Though we’d always fantasized about moving to the West Coast, we began considering the Hudson Valley — somewhere near the train into the city. Then we could have it both ways: quiet at home with some walkability, but within easy access to New York City and proximity to our older son.
We spent several weekends that spring looking at houses in and around Beacon, New York. Nothing there felt right. All of the houses we looked at felt cramped. They weren’t particularly close to town, either. In addition, while housing there was inexpensive compared to Boston, the property taxes would have equaled another mortgage payment.
We were driving back to Concord at the end of one particularly discouraging trip, when my husband said, “We could still move to Portland.” The mood in the car instantly changed from dreary to dreamy.
Ah, Portland, Oregon. We’d spent a few weeks there during the summer of 2014. I loved that it was a city, yet it was divided up into neighborhoods with shops located on the main thoroughfares, while houses of all shapes and sizes were sited on the quieter side streets.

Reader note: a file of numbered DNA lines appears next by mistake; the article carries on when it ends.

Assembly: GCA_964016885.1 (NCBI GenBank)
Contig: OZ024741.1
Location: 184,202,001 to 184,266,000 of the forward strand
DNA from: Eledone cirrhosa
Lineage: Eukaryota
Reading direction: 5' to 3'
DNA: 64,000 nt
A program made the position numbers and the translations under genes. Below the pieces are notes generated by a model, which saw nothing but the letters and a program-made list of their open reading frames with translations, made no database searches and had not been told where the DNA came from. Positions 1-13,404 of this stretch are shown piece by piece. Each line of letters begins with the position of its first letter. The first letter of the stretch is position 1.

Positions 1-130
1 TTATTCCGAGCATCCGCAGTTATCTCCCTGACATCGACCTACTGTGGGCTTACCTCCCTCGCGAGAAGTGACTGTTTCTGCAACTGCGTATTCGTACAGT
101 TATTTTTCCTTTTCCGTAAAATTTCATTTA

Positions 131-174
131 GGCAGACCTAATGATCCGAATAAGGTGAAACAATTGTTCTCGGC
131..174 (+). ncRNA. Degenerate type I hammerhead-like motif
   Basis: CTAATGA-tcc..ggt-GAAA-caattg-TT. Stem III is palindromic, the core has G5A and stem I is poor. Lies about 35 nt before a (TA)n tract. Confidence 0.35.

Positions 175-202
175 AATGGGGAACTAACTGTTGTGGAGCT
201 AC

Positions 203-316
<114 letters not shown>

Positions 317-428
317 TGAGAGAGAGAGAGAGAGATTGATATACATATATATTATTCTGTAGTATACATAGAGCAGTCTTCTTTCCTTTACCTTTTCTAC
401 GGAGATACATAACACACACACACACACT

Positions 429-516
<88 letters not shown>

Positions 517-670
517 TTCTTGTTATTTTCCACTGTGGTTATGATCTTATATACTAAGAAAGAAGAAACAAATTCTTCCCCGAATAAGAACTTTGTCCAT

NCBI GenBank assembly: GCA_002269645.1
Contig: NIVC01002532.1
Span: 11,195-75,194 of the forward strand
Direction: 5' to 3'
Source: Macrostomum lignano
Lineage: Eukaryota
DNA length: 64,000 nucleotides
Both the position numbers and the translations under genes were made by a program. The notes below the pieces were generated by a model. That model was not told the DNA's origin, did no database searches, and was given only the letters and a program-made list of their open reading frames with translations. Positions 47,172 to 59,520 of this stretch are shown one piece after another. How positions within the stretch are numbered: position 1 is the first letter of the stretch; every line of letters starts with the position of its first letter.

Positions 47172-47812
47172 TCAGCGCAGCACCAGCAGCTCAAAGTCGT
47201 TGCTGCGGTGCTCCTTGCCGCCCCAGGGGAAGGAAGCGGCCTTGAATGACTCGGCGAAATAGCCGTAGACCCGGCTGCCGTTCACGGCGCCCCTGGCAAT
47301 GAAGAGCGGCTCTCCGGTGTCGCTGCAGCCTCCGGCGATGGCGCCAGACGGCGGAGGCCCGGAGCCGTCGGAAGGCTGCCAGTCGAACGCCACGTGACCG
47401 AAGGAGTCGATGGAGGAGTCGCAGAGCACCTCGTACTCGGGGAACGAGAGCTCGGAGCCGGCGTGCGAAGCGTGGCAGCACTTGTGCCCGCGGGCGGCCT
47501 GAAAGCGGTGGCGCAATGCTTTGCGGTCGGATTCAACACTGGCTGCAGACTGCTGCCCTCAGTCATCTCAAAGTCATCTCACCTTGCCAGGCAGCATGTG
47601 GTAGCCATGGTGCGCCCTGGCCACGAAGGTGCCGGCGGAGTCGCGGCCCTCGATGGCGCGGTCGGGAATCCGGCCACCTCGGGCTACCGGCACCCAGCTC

We agreed to give New York one last chance by renting a place there that summer, and if we still weren’t convinced, we’d give Portland a try. Our acquaintances decided to buy the place. And in July, we packed up the house and put most of our belongings into storage.
Month-to-month rentals weren’t easy to find, but we finally landed one in Kingston, NY, which has a charming downtown and a vibrant artistic community. The catch was that our rental was nowhere near town and even our morning dog walk was a twenty-minute drive away.
We also went into New York City a few times. And as much as I’d love to explore and master its many areas, its sticky summer streets weren’t much of a selling point. Plus, I hadn’t been there for more than five minutes on one trip when I nearly fell prey to a charming con man.